Thomas Lux selected this debut collection as winner of BOA’s A. Poulin, Jr., Poetry Prize. In his foreword he writes, "I was immediately struck by the boldness of imagination, the strange cadences, and wild music of these poems. We should be glad that young poets like Keetje Kuipers are making their voices heard not by tearing up the old language but by making the old language new."
Keetje Kuipers, a native of the Northwest, earned her BA at Swarthmore College and MFA at the University of Oregon. A Stegner Fellow at Stanford University, she divides her time between Stanford and Missoula, Montana.
"The poems in Beautiful in the Mouth mostly identify themselves within a poetic register that is more tangible, emotionally sincere, linguistically straightforward and sensuous than that of the experimental lyric... Kuipers' is a poetry that demonstrates how instabilities in the contested space between lyric and narrative conventions can yield poems that teeter and slip between location and dislocation, language and silence, past and present, presence and absence." — Tar River Poetry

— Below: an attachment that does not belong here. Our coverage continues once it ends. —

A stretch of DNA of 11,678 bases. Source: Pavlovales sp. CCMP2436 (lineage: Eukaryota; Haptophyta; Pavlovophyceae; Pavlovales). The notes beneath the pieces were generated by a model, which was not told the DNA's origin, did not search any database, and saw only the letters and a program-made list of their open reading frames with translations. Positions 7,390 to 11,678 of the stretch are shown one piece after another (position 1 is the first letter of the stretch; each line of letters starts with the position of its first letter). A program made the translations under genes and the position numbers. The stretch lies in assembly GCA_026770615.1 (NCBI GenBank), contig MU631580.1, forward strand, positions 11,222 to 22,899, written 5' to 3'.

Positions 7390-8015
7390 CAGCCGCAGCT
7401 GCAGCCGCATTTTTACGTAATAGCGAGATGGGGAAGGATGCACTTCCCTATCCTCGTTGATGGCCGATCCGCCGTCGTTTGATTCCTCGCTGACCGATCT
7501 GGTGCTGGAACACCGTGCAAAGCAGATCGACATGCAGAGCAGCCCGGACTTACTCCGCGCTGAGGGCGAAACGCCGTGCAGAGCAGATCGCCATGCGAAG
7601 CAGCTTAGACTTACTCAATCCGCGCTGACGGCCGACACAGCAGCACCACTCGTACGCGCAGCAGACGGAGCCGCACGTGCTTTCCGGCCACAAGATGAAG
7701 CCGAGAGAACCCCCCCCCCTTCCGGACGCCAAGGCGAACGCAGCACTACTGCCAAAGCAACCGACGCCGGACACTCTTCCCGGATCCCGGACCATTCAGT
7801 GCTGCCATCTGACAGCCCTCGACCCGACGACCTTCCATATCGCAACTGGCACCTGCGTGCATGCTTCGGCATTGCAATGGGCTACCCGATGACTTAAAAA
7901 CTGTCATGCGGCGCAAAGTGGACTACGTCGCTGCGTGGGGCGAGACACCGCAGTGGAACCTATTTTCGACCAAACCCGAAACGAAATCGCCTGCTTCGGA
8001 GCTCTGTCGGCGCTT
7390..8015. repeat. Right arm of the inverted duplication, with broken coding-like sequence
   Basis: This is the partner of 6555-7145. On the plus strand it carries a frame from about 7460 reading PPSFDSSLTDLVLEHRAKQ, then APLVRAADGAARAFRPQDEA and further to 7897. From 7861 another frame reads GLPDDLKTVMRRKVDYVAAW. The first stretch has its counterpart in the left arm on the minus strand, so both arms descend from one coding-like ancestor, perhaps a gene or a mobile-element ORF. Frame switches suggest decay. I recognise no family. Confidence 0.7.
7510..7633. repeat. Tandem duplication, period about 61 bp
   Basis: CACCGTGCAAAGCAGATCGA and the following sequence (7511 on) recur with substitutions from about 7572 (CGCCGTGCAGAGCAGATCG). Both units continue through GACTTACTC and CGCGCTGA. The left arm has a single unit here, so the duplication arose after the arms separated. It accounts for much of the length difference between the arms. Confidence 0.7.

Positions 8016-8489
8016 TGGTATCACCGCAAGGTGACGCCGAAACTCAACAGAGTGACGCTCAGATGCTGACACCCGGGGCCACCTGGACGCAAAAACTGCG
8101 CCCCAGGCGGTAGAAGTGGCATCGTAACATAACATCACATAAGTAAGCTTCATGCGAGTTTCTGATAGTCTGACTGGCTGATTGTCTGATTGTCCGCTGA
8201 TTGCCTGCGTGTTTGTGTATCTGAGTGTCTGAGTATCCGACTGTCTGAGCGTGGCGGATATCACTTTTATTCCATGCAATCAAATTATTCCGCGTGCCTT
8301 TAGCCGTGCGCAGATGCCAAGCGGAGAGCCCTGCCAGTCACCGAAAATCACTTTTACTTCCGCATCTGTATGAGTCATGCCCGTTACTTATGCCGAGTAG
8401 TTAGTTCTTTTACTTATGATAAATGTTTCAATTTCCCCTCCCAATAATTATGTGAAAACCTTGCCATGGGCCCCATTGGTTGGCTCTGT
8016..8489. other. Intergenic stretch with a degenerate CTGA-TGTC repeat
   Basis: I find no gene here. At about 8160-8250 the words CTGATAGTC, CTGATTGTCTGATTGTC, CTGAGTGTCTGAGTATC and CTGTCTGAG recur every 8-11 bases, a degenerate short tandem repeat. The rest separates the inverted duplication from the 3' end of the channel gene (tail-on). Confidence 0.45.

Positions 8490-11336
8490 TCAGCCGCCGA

"The place of her poems... is truly the embodied experience in the larger world. She douses us in imagery that we can voice in our mouths and feel under our fingers." — Midtown Review
"I have no reservations at all with Beautiful in the Mouth or the poet behind it: if my praise seems even too encouraging for an unbiased review, just know that this is possibly the best book of original poetry that I've encountered since I first began reviewing books in 1998. Perhaps it is because Kuipers as a poet is much like myself in her foci of intimate affairs and broad natural landscapes, or perhaps it is because she is so skillful in crafting poems that tell stories or minister to our emotions honestly and she can do so with an impressive economy of words. She has simply impressed me... [h]ow she did this exactly, I cannot quite place into words." — CutBank Literary Magazine
“Never before have I read a collection of poetry in which nearly every poem echoes my own thoughts and misgivings on what it means to be a woman, to be in or out of love, to grapple with mortality, to finally embrace the volatile nature o f the self, or to deal with ‘the consequences/ of happiness.’ This is an intruiging collection that deserves your heart’s attention. I fell in love. I hope you do too.” — American Microreviews and Interviews